National Portrait Gallery in Washington D.C. unveils an artful honor for Andrew Young
Thanks to National Portrait Gallery Commission chair Jack Watson, Jr., former Atlanta mayor and United Nations ambassador Andrew Young has a new honor: A permanent portrait hanging in the Smithsonian Institution in Washington D.C.
On Saturday, the civil rights icon was joined by 200 family members, friends and colleagues as his portrait, an oil on canvas painted by Ross R. Rossin, was unveiled in the National Portrait Gallery as part of the Smithsonian's "The Struggle for Justice" series. Asked what he would like museum visitors to learn from the exhibit, Young responded: "I want them to see that I'm one of the pictures that represents an era where America really worked at its best to help all its citizens. And I don't think of that as being me. I think of that being my parents, my teachers. . . all of the people that invested in me."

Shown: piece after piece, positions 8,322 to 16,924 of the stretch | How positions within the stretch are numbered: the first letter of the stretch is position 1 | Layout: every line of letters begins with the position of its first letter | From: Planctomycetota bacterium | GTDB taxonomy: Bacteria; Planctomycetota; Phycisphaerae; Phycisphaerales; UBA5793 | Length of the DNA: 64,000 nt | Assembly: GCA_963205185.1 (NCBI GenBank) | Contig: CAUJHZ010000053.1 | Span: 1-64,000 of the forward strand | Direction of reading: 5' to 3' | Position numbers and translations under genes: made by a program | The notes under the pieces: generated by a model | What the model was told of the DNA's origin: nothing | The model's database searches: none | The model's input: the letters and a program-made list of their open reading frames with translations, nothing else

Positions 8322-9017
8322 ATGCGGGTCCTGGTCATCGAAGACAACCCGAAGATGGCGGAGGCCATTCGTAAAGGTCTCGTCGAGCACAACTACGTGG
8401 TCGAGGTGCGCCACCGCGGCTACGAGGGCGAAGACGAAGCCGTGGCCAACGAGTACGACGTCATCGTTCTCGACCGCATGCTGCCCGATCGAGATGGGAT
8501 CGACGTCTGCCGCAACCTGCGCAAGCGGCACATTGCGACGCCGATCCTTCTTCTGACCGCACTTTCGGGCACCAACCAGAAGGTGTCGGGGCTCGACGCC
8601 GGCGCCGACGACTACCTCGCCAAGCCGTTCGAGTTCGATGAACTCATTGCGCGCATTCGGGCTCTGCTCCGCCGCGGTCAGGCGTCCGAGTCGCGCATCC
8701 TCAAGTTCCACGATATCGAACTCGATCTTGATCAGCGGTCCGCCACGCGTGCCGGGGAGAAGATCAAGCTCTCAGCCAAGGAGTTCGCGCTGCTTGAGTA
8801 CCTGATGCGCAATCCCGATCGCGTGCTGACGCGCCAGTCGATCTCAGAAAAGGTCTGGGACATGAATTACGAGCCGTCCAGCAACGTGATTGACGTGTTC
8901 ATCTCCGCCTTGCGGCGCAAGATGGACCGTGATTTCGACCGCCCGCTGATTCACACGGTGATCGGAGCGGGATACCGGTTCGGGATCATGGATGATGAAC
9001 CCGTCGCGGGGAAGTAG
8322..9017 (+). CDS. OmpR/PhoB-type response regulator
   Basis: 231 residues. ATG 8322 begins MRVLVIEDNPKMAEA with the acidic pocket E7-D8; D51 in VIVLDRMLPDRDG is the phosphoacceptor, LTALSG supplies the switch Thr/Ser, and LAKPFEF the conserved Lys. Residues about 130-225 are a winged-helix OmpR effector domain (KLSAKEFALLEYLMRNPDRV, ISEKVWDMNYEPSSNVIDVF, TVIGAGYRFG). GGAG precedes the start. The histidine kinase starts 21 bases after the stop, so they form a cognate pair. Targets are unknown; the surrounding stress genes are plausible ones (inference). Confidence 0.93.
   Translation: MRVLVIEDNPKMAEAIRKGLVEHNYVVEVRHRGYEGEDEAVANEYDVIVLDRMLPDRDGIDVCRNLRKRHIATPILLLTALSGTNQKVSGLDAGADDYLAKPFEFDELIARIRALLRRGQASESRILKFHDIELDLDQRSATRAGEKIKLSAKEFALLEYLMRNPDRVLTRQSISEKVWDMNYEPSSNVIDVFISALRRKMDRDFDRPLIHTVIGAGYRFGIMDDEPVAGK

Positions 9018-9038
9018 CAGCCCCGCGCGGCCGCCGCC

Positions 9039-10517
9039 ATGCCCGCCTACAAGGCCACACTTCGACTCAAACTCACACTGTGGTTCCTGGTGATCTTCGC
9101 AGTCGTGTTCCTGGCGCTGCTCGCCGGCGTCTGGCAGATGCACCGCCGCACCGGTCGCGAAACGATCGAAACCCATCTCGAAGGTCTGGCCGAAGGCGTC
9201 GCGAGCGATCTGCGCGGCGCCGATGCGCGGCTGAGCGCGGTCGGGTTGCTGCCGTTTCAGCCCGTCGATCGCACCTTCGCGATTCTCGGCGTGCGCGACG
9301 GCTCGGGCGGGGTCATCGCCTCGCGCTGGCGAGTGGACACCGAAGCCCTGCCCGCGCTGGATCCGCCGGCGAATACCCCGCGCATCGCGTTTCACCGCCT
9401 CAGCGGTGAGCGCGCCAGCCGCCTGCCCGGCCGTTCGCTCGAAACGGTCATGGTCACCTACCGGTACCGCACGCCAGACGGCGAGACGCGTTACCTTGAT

Of his gift, Watson, Jr. added: "You can't tell the story of the struggle for justice in America without telling the story of Andrew Young."
Guests at the unveiling included: host Wayne Clough, Secretary of the Smithsonian and former President of Georgia Tech, Atlanta Mayor Kasim Reed, Larry Thompson, former Deputy Attorney General; Vernon
Jordan; William Gray; Rodney Slater, former Secretary of Transportation; President of Howard University;
Martin Luther King III; U.S. Rep Sanford Bishop; GA State Rep. Calvin Smyre; Mary Beth Walker, Dean
of the Andrew Young School at Georgia State University, Alexis Herman, former Secretary of Labor; Hank
and Billye Aaron and Young's wife Carolyn and daughter Andrea.